Book Review: 100 Flowers and How They Got Their Names, by Diana Wells

100 Flowers and How They Got Their Names will not make you a better gardener, but it should make you a more amused and informed gardener. And it may provide you with the material for some witty or scholarly remarks you could mention casually at next summer’s garden walks.

diana wells
Diana Wells

Diana Wells provides brief, entertaining, and erudite background on the names of 100 popular garden plants. Often she adds tidbits about people with whom said plants are associated.

Here are a few samples:

Do Nasturtiums make your nose wrinkle?
Do Nasturtiums make your nose wrinkle?
  • The name Nasturtium (Tropaeolum) comes from the Latin for “twisted nose”. This is because the pungent smell makes some people wrinkle their noses.
  • For centuries Yarrow was used medicinally, for example to slow bleeding. The botanical name, Achillea, derives from Achilles using the plant to treat his soldiers’ wounds. The common name comes from the Anglo-Saxon gaerwe, meaning to prepare, as people thought Yarrow could prevent illness.
Hyacinth 'Blue Jacket': grew from a bloody head wound? I wonder if wild Hyacinths were mostly red.
Hyacinth ‘Blue Jacket’ doesn’t look like it grew from a bloody head wound. I wonder if wild Hyacinths were mostly red.
  • The subject of bleeding leads me to Hyacinth (Hyacinthus), a beautiful youth loved by Apollo. Unfortunately, the young man received an accidental but fatal head wound. While dying in Apollo’s arms, a flower grew from Hyacinth’s bloody forehead. Apollo’s lovers had a habit of turning into plants. Maybe he should have tried to get them covered under his insurance.
King Clovis of the Franks: saved by irises?
King Clovis of the Franks: saved by irises?
  • Iris are named after a messenger of the gods in Greek mythology. The fleur-de-lis is actually an iris (I always thought it was a Lily). Irises growing in the water enabled King Clovis of the Franks to identify a shallow river crossing he used to escape hostile Goths. After that it was the symbol of the Kings of France. Louis VII had irises on his banners during the Crusades. They were called fleur de luis, which then became fleur-de-lis.

If this is the kind of thing you appreciate, then read 100 Flowers and How They Got Their Names. If it isn’t, then I have nothing for you at the moment.

Now here’s a totally unrelated question. Has anyone else discovered that WordPress no longer allows you to word searches of your photo gallery? All of a sudden all I can do is call them up by month of posting.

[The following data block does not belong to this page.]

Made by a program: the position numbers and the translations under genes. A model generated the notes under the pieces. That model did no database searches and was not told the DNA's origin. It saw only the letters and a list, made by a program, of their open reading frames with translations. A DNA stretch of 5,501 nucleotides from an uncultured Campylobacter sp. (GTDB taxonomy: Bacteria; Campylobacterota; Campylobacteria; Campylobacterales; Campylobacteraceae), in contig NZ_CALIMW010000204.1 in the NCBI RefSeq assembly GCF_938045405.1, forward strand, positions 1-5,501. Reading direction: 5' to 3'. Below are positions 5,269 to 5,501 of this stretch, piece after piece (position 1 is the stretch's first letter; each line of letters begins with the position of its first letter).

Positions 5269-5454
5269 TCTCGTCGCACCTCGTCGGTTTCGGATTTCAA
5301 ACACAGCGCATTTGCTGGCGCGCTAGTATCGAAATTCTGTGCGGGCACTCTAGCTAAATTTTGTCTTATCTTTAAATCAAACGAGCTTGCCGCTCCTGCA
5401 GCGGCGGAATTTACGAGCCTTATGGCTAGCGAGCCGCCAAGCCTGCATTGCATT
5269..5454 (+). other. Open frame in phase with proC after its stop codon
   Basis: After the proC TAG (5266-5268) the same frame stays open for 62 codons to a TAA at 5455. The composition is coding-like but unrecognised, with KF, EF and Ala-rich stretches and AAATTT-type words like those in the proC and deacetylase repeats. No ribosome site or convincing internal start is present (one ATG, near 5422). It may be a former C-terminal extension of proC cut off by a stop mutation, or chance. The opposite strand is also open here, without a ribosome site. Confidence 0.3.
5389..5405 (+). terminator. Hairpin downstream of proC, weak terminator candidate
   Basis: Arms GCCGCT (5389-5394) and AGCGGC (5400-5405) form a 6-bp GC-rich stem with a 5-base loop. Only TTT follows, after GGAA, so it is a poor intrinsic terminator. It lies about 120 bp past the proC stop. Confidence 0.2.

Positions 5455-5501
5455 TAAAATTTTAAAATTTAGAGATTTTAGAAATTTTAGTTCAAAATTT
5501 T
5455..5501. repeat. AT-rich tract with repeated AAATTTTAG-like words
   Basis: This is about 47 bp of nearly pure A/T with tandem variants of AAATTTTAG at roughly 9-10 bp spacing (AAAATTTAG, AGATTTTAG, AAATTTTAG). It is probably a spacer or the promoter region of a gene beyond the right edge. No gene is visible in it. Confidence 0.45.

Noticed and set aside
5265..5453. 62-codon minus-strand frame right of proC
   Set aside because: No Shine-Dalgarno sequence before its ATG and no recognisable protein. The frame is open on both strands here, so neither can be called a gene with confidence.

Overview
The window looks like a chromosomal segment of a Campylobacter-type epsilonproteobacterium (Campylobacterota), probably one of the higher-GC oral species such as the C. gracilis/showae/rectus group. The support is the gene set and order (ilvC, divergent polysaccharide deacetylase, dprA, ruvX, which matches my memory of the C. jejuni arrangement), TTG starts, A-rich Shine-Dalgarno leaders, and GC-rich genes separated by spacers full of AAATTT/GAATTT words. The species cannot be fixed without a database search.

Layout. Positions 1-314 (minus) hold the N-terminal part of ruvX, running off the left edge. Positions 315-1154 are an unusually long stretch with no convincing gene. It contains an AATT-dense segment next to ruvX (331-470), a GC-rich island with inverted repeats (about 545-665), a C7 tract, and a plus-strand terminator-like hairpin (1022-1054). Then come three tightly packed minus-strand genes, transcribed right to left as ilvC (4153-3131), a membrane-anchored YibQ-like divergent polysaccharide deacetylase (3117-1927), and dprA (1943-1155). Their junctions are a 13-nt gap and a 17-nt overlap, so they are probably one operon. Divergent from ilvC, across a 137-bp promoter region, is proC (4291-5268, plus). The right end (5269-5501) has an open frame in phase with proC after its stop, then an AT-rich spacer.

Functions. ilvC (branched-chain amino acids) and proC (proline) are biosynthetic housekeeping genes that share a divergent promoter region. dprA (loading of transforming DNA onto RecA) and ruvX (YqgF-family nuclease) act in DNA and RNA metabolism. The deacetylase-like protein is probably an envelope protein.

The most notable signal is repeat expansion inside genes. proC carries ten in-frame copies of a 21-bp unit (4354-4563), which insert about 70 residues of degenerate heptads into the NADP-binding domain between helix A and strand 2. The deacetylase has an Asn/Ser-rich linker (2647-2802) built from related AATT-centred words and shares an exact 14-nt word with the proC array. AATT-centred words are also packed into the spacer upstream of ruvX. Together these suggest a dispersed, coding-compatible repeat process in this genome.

32 Comments on “Book Review: 100 Flowers and How They Got Their Names, by Diana Wells”

  1. Hi Jason. I’ve got this book too! Great for dipping into over dark winter evenings! I just checked and found you are right about the wordpress search for photos changing. How annoying. I wonder if there’s any alternative way to find photos… must take a look later as I used that search feature often.

  2. Fun and interesting. You inadvertently made me understand the Italian word for hyacinth which is giacinta (pronounced giàchinta). If the ‘h’ is missing (doesn’t exist in the Italian alphabet and the ‘y’ which they also don’t use sounds like a soft ‘g’ (as the ‘j’ in justice) and of course ‘th’ is another problem so ‘t’ then the word is the same! I hadn’t thought of it just hearing the word or seeing it written in Italian. So thank you Jason.

  3. This type of book sounds interesting and fun to me–the kind I like to pick up and read parts of now and then. I already knew some of the mythological origins like iris, hyacinth, and narcissus, just from reading those myths, but I’ve often wondered about others. Like lungwort–such an ugly name for a pretty plant.

  4. Thank you. I love this sort of book. I will look out for it. For Rose’ s question: the name Lungwort came about because it was used to treat lung diseases. The blotched leaves were thought to look like diseased lungs. According to the Doctrine of Signatures, God made a plant look like an organ of the body that it would cure.

  5. What a fascinating and interesting book, I love facts and myths connected to plants, I used to write them down when I came across them then gave up when I filled about thirty notebooks….sighs….blog problems have been a pain for me recently….I can search but maybe that’s because I have my own website?xxx

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